Sunday, October 22, 2017
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What is there for the common man?

Budget 2016 seems to be very disappointing for the common man.

By OLM Desk

The Finance Minister tabled the 3rd Budget of the NDA in the leap year, with a lot of expectations riding on it for the aam aadmi. Arun Jaitley in the speech made a categorical mention of the nine pillars of the economy, with one pillar being benefits to the small tax payers. While the statement of providing benefit to the small tax payers leaves a strong punch, in substance if you dissect the reforms, the so-called benefits cover only a handful of the population.

Jaitley has proposed to increase the limit of rebate from Rs 2,000 to Rs 5,000 with regard to taxpayers earning salary income up to Rs 5 lakh. The proposed change is likely to cover only about 2 crore of the population which is almost negligible. In a similar manner, individuals who stay in rented houses and do not receive any HRA allowance from the employer are proposed to get an additional deduction for the rent so paid by 3,000 per month, thus raising the bar from Rs 2,000 to Rs 5,000 per month.

A lot was being said and one could hear murmurs that the overall exemption limit may see a change, the medical reimbursement with the ever-rising medical costs may see an overall change in the limit and more so the 80C limit may further be enhanced. It seems all of this was just a figment of imagination, a mere hearsay that was doing the rounds.

While the expectations once again fell through for the common man, to top it all, there are further proposals to levy tax on the upper middle class “janta”. One such big move is to tax the dividend at 10 per cent on a dividend earning of above Rs 10 lakh per annum which the so-called upper middle class earns by investing in SIP on a monthly basis in various equity schemes. The increase in the surcharge rates is another dent on the pocket with the overall rate being raised by a further 3 per cent from the earlier 12 per cent.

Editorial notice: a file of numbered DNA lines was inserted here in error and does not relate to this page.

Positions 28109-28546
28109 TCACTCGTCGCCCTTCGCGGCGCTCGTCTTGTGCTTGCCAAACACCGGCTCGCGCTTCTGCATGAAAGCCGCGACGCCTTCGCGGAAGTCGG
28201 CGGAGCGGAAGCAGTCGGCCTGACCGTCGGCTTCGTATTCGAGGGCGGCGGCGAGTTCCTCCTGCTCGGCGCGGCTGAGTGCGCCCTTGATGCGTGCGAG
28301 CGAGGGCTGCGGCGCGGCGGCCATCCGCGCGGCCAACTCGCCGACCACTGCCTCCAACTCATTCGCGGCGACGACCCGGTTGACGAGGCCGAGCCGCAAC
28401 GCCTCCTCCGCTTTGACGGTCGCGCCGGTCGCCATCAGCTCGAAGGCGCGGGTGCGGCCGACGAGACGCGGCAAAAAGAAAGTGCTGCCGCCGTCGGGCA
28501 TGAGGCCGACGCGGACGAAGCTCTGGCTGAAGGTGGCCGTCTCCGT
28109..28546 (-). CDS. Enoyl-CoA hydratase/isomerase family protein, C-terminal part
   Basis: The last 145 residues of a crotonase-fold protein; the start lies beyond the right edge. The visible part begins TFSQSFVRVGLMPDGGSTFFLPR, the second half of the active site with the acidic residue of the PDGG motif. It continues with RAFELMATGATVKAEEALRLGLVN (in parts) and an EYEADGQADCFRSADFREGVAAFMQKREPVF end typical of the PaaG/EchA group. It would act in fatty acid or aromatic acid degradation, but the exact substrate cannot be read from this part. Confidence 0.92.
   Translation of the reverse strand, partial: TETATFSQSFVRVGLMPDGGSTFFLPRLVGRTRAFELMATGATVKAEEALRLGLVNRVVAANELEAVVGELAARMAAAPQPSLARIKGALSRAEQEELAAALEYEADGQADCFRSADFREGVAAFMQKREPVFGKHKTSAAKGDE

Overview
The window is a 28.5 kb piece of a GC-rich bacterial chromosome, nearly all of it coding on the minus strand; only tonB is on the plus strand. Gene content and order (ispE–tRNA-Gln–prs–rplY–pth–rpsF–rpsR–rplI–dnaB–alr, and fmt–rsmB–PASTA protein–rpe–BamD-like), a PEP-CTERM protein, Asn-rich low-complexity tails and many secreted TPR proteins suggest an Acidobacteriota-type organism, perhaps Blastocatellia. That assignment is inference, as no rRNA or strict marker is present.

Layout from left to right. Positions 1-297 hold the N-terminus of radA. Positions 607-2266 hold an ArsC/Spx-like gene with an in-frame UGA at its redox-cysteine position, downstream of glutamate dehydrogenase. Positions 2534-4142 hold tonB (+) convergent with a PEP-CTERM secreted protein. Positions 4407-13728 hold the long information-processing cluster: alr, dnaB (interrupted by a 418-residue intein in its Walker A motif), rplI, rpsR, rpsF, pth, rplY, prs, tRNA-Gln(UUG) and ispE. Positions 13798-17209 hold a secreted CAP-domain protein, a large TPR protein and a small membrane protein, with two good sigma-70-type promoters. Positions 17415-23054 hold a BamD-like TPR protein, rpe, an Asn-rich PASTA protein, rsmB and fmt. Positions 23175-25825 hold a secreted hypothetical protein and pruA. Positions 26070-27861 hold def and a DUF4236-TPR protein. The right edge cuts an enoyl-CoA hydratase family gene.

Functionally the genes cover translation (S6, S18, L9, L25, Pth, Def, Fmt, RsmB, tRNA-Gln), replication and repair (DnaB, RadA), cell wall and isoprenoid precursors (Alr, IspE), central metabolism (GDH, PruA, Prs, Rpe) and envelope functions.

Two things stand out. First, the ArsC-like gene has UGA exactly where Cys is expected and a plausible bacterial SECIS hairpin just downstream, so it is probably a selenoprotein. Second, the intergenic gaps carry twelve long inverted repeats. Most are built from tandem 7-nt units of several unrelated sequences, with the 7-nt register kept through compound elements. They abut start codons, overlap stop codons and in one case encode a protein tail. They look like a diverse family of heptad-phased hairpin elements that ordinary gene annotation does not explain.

Another big ticket item that the FM initially proposed as part of the Finance Bill was the taxability of the Employee Provident Fund Scheme which was a compounding multiplier for large part of the population. The proposal was to tax the contribution made by employer in excess of Rs 1,50,000. Further, the corpus that gets created post April 1, 2016 (not retrospective) to the extent of 40 per cent is being proposed to be exempted and the balance would be taxable leading to the same amount being doubly taxed. The proposal so initiated by the FM met with a lot of criticism from people at large, thus leading to the FM rolling it back. This came as a big breather to the common man who would have suffered if the proposal would have not been rolled back by the government.

As regards the deduction in respect of loan taken for residential house property purchased during the tax year 2016-2017, the provisions seem to have been made more stringent with the overall limit proposed to be reduced from Rs 1 lakh to Rs 50,000.

Introduction of the Black Money Bill was the right step to bring to light the funds that were kept hoarded away. To take a step further, the FM has proposed the Income Declaration Scheme to provide an opportunity to the persons who have not paid full taxes in the past. The scheme over all comes subject to some conditions related to it, but gives another window to pay up by just paying a price of 45 per cent of the undisclosed income. To cut the long story short, this is certainly not a common man’s budget. With almost negligible benefits doled out to the taxpayers, the proposals seem to nowhere meet the expectations of the common man.